Cybersecurity: Passwords and email

Create strong passwords

A strong password is critical to protecting your online accounts. And, while it may be tiresome to create and remember them, it’s important to keep in mind that passwords are often the first defense against cyber criminals. They protect personal information, like financial accounts, health data or private documents from falling into the wrong hands. But what makes a password strong?

Here are some simple steps you can take to strengthen your passwords:

  • Use one password/passphrase per account, especially those dealing with sensitive or financial information.
  • Complexity is nice, but length is key. Always use the maximum password length allowed by the application. Aim for at least 16 characters, if possible.
  • Avoid common words like “password” or “user,” or anything that can be easily guessed like your birthday, or obvious sequences of letters or numbers like “1234” or “ABCD.”
  • Be creative. Some of the strongest passwords aren’t words, but a collection of words or “passphrases.” Passphrases, made of randomly-chosen words, can be both easy to remember and hard for someone to guess, which is what you want out of a passphrase. Here are some examples: “Delay Elephant Buy” or “Europe Profit Now.”
    • Replace some letters with spaces, numbers or special characters. For example, replacing an “A” with “@” or an “S” with “$” can help increase the strength of your password. But don’t rely on obvious substitutions, liking substituting an “o” with a “0” or “H0use” instead of “House.”
  • Consider a password manager. Password managers generate strong, random passwords and remember them so you don’t have to. And, it stores your login information for all the websites you use in your own personal, encrypted password database that is accessed with one master password/passphrase. It’s the only one you need to remember. Popular password managers include: Dashlane, LastPass and KeePass.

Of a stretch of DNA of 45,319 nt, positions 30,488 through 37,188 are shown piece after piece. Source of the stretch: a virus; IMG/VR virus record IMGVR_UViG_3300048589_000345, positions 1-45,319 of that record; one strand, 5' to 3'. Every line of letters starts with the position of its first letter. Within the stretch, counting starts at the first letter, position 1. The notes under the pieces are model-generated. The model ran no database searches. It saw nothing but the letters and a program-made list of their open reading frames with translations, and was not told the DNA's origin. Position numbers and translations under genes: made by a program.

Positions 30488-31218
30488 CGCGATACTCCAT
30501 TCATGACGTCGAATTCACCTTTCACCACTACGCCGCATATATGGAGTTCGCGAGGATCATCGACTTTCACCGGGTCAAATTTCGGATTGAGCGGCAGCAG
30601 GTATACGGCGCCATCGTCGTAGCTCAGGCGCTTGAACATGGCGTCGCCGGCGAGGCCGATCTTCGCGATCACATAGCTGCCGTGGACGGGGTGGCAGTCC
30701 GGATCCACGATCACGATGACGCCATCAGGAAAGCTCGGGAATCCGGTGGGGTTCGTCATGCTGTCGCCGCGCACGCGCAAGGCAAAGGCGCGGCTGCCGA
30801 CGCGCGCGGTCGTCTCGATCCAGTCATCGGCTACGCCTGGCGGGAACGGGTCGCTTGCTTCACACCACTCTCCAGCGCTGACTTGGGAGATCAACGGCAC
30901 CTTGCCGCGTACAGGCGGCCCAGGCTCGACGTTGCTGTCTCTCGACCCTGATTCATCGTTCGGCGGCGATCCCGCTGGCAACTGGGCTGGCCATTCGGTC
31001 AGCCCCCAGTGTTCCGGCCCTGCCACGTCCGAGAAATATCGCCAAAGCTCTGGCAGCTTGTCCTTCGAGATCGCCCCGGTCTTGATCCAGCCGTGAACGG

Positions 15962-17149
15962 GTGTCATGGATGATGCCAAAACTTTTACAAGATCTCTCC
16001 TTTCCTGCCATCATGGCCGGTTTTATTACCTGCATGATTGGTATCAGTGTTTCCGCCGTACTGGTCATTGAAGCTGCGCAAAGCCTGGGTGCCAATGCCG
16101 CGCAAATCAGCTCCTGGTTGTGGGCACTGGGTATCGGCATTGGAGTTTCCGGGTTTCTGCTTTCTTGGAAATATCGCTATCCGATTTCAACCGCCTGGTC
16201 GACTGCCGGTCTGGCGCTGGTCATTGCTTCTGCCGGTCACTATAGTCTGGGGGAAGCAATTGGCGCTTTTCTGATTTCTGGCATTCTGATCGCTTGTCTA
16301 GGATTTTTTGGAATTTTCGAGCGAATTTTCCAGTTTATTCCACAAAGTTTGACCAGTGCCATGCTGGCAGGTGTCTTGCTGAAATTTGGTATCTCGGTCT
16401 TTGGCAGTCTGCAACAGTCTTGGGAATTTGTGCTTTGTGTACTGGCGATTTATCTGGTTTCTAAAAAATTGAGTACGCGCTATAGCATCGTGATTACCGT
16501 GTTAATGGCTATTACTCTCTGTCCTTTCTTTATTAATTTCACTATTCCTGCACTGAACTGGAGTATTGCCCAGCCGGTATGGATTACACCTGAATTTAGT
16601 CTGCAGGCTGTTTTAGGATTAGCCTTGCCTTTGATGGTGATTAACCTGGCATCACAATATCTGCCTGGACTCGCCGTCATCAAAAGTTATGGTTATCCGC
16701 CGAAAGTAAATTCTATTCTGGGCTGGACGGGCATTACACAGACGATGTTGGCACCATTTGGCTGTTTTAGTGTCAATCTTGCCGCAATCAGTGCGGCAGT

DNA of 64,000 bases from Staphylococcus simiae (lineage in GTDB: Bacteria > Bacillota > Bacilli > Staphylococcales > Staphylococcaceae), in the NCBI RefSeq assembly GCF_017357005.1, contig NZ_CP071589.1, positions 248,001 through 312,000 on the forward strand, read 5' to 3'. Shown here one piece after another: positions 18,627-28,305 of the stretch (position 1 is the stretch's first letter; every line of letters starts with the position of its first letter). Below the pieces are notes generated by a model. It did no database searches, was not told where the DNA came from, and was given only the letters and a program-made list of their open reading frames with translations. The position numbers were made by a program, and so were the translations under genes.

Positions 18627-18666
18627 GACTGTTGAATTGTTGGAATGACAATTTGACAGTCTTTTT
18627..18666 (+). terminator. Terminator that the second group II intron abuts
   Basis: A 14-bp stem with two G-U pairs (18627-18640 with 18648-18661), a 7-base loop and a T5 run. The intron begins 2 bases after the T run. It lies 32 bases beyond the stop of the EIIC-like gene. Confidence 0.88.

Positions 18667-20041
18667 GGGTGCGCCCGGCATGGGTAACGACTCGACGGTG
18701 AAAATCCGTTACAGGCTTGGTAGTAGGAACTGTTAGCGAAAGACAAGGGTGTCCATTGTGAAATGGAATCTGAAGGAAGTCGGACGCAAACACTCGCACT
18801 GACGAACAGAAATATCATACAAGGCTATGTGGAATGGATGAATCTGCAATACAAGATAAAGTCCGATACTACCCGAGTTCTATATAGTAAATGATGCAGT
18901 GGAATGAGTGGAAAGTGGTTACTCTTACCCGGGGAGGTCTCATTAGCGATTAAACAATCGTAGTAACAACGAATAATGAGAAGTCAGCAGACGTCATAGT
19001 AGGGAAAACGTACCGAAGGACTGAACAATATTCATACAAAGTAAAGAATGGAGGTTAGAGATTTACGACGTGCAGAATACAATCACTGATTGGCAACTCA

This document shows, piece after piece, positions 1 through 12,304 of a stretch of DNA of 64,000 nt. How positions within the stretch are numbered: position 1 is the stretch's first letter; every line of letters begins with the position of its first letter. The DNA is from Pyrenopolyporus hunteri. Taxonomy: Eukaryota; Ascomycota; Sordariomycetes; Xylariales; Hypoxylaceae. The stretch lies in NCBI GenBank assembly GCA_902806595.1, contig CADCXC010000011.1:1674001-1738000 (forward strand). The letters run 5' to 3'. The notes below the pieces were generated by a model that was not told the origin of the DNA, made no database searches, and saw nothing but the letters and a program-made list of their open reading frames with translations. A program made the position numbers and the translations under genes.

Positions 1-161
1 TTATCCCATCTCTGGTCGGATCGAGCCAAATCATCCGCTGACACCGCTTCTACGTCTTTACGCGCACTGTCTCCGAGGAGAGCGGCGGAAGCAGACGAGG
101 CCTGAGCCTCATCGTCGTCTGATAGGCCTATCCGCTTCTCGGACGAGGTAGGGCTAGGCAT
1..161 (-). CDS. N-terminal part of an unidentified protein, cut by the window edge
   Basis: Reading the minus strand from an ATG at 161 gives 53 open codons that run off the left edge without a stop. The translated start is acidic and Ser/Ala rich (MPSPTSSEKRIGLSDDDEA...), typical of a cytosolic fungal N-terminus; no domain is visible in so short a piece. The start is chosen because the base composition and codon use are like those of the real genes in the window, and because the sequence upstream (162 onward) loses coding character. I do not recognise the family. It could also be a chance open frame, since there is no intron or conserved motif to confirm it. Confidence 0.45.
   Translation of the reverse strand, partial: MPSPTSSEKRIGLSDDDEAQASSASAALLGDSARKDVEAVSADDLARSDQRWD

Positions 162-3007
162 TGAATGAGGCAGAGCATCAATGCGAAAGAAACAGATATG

Protect your passwords:

  • There is never a reason for someone to ask you for your password. RBC Wealth Management will never ask you to confirm your password over email, text or phone.
  • Storing passwords in your Internet browser or using the autofill option can leave you susceptible to hackers. It is surprisingly easy for criminals to gain access to information stored in your browser, so disable the autofill feature and don’t store passwords in your browser.
  • Enable two-factor authentication when possible. This means you prove your identity in two ways: a password plus some sort of biometric authentication like a fingerprint, adding an extra layer of security.

Keep your email safe

Email is one of the easiest ways criminals can target you, but there are ways to reduce the risk. Here are some tips:

  • Sharing personal or financial information over email is not recommended. Do not post your email address on public forums or give your email address to sites you don’t trust.
  • Any email that is not encrypted is not secure. You should assume anything sent on unencrypted email is public.
  • Never click on an unknown link or open an attachment you weren’t expecting, especially if it’s from someone you don’t know. Here’s more on how to spot phishing scams.
  • Do not reply to spam emails or click on the unsubscribe buttons in such emails. This notifies criminals that your email address is active.